Normally, blood glucose levels are tightly controlled by insulin, a hormone produced by the pancreas. Insulin lowers the blood glucose level. When the blood glucose elevates (for example, after eating food), insulin is released from the pancreas to normalize the glucose level. In patients with diabetes, the absence of insufficient production of, or lack of response to insulin causes hyperglycemia. Diabetes is a chronic medical condition, meaning that although it can be controlled, it lasts a lifetime.
What is the impact of diabetes?
Over time, diabetes can lead to blindness, kidney failure, and nerve damage. These types of damage are the result of damage to small vessels, referred to as microvascular disease. Diabetes is also an important factor in accelerating the hardening and narrowing of the arteries (atherosclerosis), leading to strokes, coronary heart disease, and other large blood vessel diseases. This is referred to as macrovascular disease. Diabetes affects approximately 26 million people in the United States, while another 79 million have prediabetes. An estimated 7 million people in the United States have diabetes and don't even know it.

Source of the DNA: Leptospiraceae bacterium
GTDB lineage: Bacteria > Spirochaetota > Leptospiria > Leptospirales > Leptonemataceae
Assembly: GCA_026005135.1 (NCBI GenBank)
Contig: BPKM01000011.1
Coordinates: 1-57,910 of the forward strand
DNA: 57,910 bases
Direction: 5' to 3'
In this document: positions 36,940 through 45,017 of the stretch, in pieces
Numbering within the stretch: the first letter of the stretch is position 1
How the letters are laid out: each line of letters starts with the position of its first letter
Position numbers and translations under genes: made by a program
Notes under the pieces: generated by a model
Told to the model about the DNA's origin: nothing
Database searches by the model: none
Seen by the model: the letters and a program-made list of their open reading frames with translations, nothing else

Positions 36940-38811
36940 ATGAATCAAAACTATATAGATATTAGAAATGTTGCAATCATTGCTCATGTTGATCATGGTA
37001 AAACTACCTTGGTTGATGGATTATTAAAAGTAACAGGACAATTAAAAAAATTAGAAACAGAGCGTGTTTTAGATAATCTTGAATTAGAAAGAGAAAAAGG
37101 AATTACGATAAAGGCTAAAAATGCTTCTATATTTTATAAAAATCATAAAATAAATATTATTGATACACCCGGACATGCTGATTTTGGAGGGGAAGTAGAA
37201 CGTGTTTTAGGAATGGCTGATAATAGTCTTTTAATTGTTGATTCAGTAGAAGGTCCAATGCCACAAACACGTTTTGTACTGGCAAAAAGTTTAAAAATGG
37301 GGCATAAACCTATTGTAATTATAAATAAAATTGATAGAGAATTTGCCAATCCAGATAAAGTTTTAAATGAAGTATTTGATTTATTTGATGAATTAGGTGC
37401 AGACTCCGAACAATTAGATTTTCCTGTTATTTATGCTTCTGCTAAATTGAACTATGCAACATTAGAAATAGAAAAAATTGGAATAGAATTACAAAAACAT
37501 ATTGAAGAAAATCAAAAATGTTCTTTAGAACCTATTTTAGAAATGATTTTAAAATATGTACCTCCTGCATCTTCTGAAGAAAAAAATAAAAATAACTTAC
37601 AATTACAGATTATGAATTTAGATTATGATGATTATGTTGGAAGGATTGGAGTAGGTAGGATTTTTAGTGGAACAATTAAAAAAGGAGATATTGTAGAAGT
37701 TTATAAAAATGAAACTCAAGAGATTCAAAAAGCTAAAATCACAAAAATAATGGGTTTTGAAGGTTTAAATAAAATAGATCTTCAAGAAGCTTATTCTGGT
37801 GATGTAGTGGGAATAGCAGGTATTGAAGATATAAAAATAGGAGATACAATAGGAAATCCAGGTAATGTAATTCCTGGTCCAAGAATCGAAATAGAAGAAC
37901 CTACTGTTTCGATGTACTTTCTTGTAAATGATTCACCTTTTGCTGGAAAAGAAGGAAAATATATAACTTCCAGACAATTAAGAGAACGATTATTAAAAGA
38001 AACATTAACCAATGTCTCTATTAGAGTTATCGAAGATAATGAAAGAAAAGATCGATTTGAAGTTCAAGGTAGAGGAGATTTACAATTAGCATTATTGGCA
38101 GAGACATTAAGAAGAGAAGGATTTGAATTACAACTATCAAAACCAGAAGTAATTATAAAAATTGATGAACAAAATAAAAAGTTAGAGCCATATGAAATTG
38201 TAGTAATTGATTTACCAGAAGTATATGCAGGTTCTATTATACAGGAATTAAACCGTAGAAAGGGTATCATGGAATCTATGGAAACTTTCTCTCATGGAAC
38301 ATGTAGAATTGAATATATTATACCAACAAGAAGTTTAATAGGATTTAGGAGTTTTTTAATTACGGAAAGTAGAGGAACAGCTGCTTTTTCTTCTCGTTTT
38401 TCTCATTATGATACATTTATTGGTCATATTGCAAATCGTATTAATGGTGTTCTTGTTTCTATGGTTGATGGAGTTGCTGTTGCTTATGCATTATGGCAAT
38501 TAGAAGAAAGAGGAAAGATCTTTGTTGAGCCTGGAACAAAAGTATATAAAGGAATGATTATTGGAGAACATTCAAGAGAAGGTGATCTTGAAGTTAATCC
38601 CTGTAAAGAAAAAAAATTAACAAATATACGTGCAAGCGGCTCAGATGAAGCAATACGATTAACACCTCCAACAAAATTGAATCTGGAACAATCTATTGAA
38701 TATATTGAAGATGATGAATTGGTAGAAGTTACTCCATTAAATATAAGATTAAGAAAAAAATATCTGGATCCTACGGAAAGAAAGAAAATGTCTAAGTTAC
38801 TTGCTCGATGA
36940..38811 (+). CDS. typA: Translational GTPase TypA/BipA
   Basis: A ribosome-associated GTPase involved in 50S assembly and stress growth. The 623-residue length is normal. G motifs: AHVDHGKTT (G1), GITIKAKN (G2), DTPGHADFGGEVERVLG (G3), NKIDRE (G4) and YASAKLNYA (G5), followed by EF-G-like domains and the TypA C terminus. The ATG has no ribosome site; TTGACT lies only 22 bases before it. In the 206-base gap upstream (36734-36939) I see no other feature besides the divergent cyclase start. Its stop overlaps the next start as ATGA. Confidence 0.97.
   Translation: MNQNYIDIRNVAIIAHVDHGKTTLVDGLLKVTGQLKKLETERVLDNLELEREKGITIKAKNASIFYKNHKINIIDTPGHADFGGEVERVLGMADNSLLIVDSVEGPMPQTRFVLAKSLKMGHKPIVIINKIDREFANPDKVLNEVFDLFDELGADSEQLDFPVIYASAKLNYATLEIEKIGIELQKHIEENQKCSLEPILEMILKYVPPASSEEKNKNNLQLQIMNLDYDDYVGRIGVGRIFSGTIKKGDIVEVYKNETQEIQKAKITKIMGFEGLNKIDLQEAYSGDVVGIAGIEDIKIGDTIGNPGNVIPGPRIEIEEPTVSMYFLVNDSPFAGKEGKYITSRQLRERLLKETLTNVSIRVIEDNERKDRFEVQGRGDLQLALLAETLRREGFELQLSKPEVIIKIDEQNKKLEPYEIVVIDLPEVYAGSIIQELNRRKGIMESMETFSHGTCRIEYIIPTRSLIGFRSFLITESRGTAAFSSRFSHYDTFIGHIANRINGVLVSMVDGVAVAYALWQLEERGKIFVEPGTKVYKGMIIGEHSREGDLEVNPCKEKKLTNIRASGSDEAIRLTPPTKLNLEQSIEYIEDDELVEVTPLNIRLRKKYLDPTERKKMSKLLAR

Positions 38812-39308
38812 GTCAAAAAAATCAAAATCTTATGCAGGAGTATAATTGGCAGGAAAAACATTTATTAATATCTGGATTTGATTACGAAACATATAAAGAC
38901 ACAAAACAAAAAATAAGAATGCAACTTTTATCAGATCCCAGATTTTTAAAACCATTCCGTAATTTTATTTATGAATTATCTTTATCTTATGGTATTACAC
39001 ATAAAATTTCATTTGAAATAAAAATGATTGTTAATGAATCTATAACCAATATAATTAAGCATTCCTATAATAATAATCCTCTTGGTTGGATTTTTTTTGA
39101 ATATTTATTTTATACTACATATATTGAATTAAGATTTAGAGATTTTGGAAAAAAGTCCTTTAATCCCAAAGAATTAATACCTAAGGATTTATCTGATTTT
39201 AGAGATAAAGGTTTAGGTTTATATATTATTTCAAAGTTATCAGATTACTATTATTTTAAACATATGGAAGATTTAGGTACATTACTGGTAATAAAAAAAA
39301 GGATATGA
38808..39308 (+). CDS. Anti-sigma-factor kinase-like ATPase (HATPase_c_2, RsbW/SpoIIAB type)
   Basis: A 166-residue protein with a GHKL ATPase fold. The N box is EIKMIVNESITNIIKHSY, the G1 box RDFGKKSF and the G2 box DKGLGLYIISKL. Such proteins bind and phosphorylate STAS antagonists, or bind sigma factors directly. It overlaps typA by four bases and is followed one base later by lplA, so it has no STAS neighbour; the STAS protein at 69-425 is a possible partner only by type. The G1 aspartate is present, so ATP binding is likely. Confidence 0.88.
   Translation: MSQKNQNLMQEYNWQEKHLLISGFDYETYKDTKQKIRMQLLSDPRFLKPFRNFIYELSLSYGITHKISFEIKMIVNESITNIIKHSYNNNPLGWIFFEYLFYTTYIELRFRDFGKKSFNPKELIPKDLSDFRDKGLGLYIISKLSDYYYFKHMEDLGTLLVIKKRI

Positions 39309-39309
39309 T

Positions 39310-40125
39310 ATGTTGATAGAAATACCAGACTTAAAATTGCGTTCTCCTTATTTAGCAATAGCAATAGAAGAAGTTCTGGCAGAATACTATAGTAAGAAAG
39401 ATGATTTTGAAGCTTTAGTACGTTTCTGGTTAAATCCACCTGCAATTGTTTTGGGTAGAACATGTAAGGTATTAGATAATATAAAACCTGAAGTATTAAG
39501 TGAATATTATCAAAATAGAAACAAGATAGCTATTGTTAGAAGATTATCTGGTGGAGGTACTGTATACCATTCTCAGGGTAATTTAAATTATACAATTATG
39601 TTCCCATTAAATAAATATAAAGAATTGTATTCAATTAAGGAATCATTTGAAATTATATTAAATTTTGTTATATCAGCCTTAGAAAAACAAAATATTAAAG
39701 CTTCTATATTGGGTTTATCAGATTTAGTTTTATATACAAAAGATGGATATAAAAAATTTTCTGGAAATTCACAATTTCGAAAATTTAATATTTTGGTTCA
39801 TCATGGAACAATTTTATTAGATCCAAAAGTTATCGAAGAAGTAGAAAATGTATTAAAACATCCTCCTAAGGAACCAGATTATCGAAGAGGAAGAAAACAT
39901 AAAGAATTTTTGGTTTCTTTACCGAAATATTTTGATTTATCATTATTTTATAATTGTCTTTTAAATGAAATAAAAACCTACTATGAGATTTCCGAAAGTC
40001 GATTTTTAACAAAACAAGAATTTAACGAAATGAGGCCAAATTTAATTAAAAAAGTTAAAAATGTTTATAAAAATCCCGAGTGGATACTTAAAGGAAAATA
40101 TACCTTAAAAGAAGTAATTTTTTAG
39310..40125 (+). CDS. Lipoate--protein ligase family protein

From an economic perspective, the total annual cost of diabetes in 2012 was estimated to be 245 billion dollars in the United States. This included 116 billion in direct medical costs (healthcare costs) for people with diabetes and another 69 billion in other costs due to disability, premature death, or work loss. Medical expenses for people with diabetes are over two times higher than those for people who do not have diabetes. Remember, these numbers reflect only the population in the United States. Globally, the statistics are staggering.
Diabetes was the 7th leading cause of death in the United States listed on death certificates in 2007.
What are the different types of diabetes?